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Article

Chromosomal Diversification in Pseudacanthicus Species (Loricariidae, Hypostominae) Revealed by Comparative Mapping of Repetitive Sequences

1
Laboratório de Citogenética, Centro de Estudos Avançados da Biodiversidade, Instituto de Ciências Biológicas, Universidade Federal do Pará, Belém 66075-750, Brazil
2
Laboratório de Estudo da Ictiofauna Amazônica, Instituto Federal de Educação, Ciência e Tecnologia do Pará, Abaetetuba 684400-000, Brazil
3
Laboratório de Genética & Biodiversidade, Instituto de Ciências da Educação, Universidade Federal do Oeste do Pará, Santarém 68040-255, Brazil
*
Author to whom correspondence should be addressed.
Animals 2022, 12(19), 2612; https://doi.org/10.3390/ani12192612
Received: 21 August 2022 / Revised: 22 September 2022 / Accepted: 27 September 2022 / Published: 29 September 2022

Abstract

:

Simple Summary

The fishes of the Loricariidae family have a huge genetic diversity, mainly involving variations in the number and shape of chromosomes. The recognition of the species genus Pseudacanthicus is complex due to the large diversity of forms and limited knowledge of their genetic diversity. In this study, the karyotypes of three Pseudacanthicus species were comparatively analyzed using classical and molecular methods. They presented the same diploid number, but with different compositions of repetitive DNA sequences. Such information can be useful for the recognition of distinct species, in addition to providing important insights into the real biodiversity of this important group of Neotropical fish.

Abstract

Pseudacanthicus is a genus of Neotropical fish with eight valid species, in addition to numerous lineages not formally identified. It occurs along the Amazon and Tocantins River basins, in Suriname and in the Guiana shield. There are no karyotypic data in the literature for species of this genus. Here, the karyotypes of three Pseudacanthicus species (P. spinosus, P. leopardus and Pseudacanthicus sp.) were comparatively analyzed by classical cytogenetics and fluorescence in situ hybridization using 18S and 5S rDNA probes, U2 snDNA and telomeric sequences. The analyzed species presented 52 chromosomes and KF = 18 m + 34 sm. Constitutive heterochromatin occurred in blocks on a few chromosomes. The 18S rDNA occurred in a single pair; interestingly, P. leopardus presented only one locus of this sequence in its diploid genome. The 5S rDNA sequence occurred in only one pair in P. leopardus, and in multiple sites in Pseudacanthicus sp. and P. spinosus. The snDNA U2 occurred in only one pair in all analyzed species. Telomeric sequences did not show interstitial sites. Although Pseudacanthicus species share the same 2n and KF, repetitive sequence analysis revealed karyotypic diversity among these species. The occurrence of DNA double-strand breaks related to fragile sites, unequal crossing over and transpositions is proposed as the mechanism of karyotypic diversification, suggesting that the conservation of the karyotypic macrostructure is only apparent in this group of fish.

1. Introduction

The Loricariidae family represents one of the most diverse groups of Neotropical fish [1]. These fish occur in Central and South America, from southeastern Costa Rica to northeastern Argentina [2,3]. Currently, six subfamilies are recognized for Loricariidae: Lithogeninae, Delturinae, Hypoptopomatinae, Neoplecostominae, Loricariinae and Hypostominae; the latter one is the most diverse, widely distributed and systematically complex [1,4]. Lujan et al. [4] retrieved a phylogeny for Hypostominae based on molecular data (mitochondrial and nuclear genes), recognizing it as a monophyletic group organized into nine clades and tribes: tribe Ancistrini, tribe Hypostomini, clade Chaetostoma, clade Pseudancistrus, clade ’Pseudancistrus’, clade Lithoxus, clade Hemiancistrus, clade Peckoltia and clade Acanthicus.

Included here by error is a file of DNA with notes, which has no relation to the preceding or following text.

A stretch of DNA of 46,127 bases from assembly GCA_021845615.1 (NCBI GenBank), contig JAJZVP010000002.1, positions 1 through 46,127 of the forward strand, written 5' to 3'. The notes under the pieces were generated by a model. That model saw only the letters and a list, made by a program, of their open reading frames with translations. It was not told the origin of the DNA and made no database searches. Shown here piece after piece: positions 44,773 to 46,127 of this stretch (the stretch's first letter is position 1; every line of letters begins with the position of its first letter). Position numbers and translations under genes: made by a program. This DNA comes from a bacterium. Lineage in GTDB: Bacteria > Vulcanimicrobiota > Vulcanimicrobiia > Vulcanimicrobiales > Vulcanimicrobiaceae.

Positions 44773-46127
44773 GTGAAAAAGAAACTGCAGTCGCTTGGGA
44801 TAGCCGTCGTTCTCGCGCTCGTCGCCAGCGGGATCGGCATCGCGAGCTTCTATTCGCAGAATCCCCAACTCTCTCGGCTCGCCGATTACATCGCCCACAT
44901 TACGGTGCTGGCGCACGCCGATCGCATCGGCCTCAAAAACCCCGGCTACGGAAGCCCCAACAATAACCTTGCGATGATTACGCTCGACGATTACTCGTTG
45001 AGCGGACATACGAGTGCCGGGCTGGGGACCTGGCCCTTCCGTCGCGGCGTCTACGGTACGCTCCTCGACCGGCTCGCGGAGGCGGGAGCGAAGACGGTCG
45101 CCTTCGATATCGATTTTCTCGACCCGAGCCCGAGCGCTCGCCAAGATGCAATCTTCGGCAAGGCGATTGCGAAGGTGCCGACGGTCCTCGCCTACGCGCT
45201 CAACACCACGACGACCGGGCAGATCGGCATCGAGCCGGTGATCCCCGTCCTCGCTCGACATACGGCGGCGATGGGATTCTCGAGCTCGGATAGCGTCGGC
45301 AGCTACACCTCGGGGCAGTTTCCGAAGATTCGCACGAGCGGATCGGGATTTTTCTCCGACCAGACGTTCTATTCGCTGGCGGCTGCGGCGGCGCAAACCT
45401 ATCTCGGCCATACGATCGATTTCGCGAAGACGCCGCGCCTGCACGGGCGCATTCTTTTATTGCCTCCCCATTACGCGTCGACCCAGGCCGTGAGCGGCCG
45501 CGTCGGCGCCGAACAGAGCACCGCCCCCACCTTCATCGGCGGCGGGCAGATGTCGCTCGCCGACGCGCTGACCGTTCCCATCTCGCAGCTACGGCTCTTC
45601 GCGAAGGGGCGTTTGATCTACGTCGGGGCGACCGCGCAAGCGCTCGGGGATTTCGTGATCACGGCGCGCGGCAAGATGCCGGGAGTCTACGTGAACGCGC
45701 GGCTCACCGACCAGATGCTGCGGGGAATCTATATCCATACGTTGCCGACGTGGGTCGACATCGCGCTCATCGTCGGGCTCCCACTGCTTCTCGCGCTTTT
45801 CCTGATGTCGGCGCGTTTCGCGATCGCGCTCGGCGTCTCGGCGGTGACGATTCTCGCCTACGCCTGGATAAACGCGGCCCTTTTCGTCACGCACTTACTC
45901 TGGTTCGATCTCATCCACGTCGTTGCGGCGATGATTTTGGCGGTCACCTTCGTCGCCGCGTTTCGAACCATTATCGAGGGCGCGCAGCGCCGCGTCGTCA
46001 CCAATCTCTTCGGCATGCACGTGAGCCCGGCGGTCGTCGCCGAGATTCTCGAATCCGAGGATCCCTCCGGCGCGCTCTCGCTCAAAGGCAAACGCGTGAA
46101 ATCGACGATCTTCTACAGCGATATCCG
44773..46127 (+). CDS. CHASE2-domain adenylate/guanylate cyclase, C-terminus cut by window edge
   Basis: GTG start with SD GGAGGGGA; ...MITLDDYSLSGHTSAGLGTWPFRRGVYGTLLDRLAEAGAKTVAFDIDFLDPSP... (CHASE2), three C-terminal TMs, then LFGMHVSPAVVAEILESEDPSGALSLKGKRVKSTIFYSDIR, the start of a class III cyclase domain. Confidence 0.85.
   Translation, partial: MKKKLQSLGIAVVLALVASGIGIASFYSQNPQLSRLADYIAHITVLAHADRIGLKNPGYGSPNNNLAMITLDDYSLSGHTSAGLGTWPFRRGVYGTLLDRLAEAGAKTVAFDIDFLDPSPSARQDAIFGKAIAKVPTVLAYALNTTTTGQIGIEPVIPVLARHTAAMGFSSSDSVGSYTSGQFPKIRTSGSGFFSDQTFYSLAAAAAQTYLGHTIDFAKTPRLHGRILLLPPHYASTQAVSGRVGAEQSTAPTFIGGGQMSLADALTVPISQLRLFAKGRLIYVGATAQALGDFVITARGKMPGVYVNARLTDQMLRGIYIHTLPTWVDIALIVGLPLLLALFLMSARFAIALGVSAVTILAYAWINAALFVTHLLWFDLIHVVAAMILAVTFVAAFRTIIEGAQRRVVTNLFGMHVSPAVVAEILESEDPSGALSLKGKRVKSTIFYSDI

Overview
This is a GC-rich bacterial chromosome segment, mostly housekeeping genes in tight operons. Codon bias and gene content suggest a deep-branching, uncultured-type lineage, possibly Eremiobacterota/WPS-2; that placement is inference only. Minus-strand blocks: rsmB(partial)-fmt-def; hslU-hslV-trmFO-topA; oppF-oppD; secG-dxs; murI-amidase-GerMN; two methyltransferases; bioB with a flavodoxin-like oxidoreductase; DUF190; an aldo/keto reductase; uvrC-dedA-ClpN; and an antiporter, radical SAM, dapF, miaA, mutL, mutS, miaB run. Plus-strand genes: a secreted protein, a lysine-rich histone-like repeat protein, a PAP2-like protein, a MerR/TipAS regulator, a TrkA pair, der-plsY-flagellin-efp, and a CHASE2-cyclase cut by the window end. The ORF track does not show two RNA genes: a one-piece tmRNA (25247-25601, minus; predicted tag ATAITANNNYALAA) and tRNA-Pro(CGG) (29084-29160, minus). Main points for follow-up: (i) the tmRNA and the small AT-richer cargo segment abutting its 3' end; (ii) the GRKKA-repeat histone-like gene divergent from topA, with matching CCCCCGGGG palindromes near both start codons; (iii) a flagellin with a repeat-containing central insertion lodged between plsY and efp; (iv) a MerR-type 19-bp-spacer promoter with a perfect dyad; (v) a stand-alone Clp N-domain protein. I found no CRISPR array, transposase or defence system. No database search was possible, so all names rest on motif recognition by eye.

Pseudacanthicus Bleeker, 1862 (Hypostominae, clade Acanthicus) is a genus of Neotropical fish distributed along the Amazon and Tocantins River basins in Suriname and the Guiana shield [1,5,6]. Currently, this genus has eight valid species, in addition to numerous lineages not formally identified [1,5,6,7]. Representatives of Pseudacanthicus have great taxonomic complexity, being generically recognized through ambiguous morphological characters, such as external coloration patterns, which justifies the large number of unidentified lineages formally associated with this genus [5,6,7]. It is worth noting that Pseudacanthicus species exhibit body shapes and coloration patterns that stand out in the practice of aquarism, making the species of this genus a target of intense commercialization in the national and international ornamental fish market [5,7].
Karyotypic analyses have been established as an important approach for describing the biodiversity of fish and other systematically complex vertebrate groups [8,9,10]. Comparative analyses have shown extensive numerical and structural chromosomal diversity among species of the Loricariidae family, with 2n ranging from 34 to 96 chromosomes [11,12]. In the subfamily Hypostominae, a large variation in 2n has been observed, mainly between species of the genera Ancistrus and Hypostomus [12,13]; on the other hand, representatives of other Hypostominae lineages with known karyotypes do not show any variation in 2n [10,13,14]. Repetitive DNA sequences correspond to the largest portion of eukaryotic genomes, and may be organized in tandem (e.g., ribosomal genes) or dispersed (e.g., transposable elements—TEs) [15]. The ribosomal genes (rDNA) represent two distinct gene families: 45S ribosomal DNA (5.8S + 18S + 28S genes) and 5S ribosomal DNA [16]. The genes encoding small nuclear RNAs (snDNA) represent another gene family organized in in tandem repeats constituted by the genes U1, U2, U4, U5 and U6, which express non-coding RNAs involved in the maturation of messenger RNA in eukaryotes [17]. These groups of repetitive sequences have been useful as markers in comparative cytogenetic analyses, improving the understanding of mechanisms of karyotypic diversification in different groups of fish [9,10,18,19,20,21]. Furthermore, these analyses have been efficient in evidencing mechanisms of chromosomal differentiation between species whose karyotypic constitution appears to be homogeneous, representing an important approach to the study of karyotypic diversification in these groups of organisms, as observed in different lineages of the subfamily Hypostominae [10,22,23].